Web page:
Extrusive rock

Extrusive rock refers to the mode of igneous volcanic rock formation in which hot magma from inside the Earth flows out (extrudes) onto the surface as lava or explodes violently into the atmosphere to fall back as pyroclastics or tuff.[1] In contrast, intrusive rock refers to rocks formed by magma which cools below the surface.[2]

IUGS classification of aphanitic extrusive igneous rocks to their relative alkali (Na2O + K2O) and silica (SiO2) weight contents. Blue area is roughly where alkaline rocks plot; yellow area where subalkaline rocks plot. Original source: *Le Maitre, R.W. (ed.); 1989: A classification of igneous rocks and glossary of terms, Blackwell Science, Oxford.
A volcanic rock from Italy with a relatively large six-sided phenocryst (diameter about 1 mm) surrounded by a fine-grained groundmass, as seen in thin section under a petrographic microscope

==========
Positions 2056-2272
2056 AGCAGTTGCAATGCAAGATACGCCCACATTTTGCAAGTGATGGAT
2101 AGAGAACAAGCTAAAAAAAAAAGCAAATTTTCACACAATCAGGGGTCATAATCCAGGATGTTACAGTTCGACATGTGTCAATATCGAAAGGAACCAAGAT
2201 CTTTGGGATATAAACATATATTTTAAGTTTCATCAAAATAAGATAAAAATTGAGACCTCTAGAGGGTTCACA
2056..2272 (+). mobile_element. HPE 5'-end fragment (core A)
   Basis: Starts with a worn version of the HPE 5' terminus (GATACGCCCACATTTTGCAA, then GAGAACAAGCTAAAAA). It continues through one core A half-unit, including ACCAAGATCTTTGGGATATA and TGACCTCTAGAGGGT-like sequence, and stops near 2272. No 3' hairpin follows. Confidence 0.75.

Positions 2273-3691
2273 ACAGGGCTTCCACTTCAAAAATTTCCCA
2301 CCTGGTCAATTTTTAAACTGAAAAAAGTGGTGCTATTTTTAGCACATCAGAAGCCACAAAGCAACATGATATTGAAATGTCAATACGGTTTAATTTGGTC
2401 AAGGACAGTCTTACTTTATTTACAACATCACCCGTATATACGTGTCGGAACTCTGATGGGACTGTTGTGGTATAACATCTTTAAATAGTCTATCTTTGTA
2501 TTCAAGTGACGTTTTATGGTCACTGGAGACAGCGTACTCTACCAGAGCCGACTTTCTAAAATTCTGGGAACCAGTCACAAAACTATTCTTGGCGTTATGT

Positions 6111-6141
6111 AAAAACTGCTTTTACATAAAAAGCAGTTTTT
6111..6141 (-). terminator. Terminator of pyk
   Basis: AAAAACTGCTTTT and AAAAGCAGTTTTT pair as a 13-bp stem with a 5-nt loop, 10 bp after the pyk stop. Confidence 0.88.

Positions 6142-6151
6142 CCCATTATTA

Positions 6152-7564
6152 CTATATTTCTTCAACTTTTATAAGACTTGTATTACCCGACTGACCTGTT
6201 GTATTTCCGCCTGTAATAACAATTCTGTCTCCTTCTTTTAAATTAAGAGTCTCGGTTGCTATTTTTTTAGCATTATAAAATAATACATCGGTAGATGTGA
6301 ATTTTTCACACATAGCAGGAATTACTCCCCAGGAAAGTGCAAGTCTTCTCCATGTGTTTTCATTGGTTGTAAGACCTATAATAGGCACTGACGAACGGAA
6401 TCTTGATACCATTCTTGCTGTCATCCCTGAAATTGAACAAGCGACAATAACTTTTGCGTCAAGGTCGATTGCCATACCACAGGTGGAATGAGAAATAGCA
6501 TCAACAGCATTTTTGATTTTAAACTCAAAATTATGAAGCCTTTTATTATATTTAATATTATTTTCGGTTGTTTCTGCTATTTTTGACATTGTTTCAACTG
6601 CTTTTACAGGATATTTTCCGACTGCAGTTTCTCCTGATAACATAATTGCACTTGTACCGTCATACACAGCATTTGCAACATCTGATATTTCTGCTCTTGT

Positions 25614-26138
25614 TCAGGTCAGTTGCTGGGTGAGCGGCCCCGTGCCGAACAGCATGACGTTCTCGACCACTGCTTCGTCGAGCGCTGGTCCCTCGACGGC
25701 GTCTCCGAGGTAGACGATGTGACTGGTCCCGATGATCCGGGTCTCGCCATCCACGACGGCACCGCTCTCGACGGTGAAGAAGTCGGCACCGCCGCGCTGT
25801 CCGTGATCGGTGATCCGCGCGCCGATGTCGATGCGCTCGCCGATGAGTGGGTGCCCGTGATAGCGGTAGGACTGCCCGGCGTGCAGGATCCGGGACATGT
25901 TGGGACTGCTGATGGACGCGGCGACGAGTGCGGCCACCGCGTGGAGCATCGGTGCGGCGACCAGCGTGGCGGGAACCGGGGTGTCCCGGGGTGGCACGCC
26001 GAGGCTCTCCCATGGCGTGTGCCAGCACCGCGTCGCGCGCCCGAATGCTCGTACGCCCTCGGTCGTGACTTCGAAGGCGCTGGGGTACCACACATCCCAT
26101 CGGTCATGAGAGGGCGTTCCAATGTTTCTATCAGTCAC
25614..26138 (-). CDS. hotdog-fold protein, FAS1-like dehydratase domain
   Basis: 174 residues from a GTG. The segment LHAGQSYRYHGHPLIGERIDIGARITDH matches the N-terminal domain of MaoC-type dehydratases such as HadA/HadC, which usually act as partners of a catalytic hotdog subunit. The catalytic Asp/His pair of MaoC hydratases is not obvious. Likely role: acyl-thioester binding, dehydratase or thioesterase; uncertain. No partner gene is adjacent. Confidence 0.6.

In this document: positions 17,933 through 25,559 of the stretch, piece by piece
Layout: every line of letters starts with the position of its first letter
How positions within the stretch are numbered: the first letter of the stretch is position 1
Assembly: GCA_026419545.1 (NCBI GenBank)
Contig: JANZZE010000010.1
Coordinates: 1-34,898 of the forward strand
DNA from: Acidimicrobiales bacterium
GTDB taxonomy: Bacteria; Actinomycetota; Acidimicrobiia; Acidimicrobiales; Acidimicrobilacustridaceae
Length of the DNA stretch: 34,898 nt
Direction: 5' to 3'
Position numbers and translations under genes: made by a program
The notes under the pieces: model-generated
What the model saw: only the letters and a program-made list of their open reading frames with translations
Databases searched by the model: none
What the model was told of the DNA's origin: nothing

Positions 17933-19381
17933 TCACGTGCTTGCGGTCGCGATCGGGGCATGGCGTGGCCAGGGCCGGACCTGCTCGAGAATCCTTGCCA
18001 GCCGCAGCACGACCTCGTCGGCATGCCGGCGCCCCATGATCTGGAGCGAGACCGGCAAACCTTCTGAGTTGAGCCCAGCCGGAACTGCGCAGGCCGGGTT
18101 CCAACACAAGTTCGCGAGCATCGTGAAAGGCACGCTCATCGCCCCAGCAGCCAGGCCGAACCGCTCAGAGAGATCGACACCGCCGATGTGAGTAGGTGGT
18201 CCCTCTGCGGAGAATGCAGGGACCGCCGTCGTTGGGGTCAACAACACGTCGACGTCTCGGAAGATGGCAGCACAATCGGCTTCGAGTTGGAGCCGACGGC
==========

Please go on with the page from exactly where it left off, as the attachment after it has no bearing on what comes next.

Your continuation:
The main effect of extrusion is that the magma can cool much more quickly in the open air or under seawater, and there is little time for the growth of crystals.[3] Sometimes, a residual portion of the matrix fails to crystallize at all, instead becoming a natural glass or obsidian.

If the magma contains abundant volatile components which are released as free gas, then it may cool with large or small vesicles (bubble-shaped cavities) such as in pumice, scoria, or vesicular basalt. Other examples of extrusive rocks are rhyolite and andesite.

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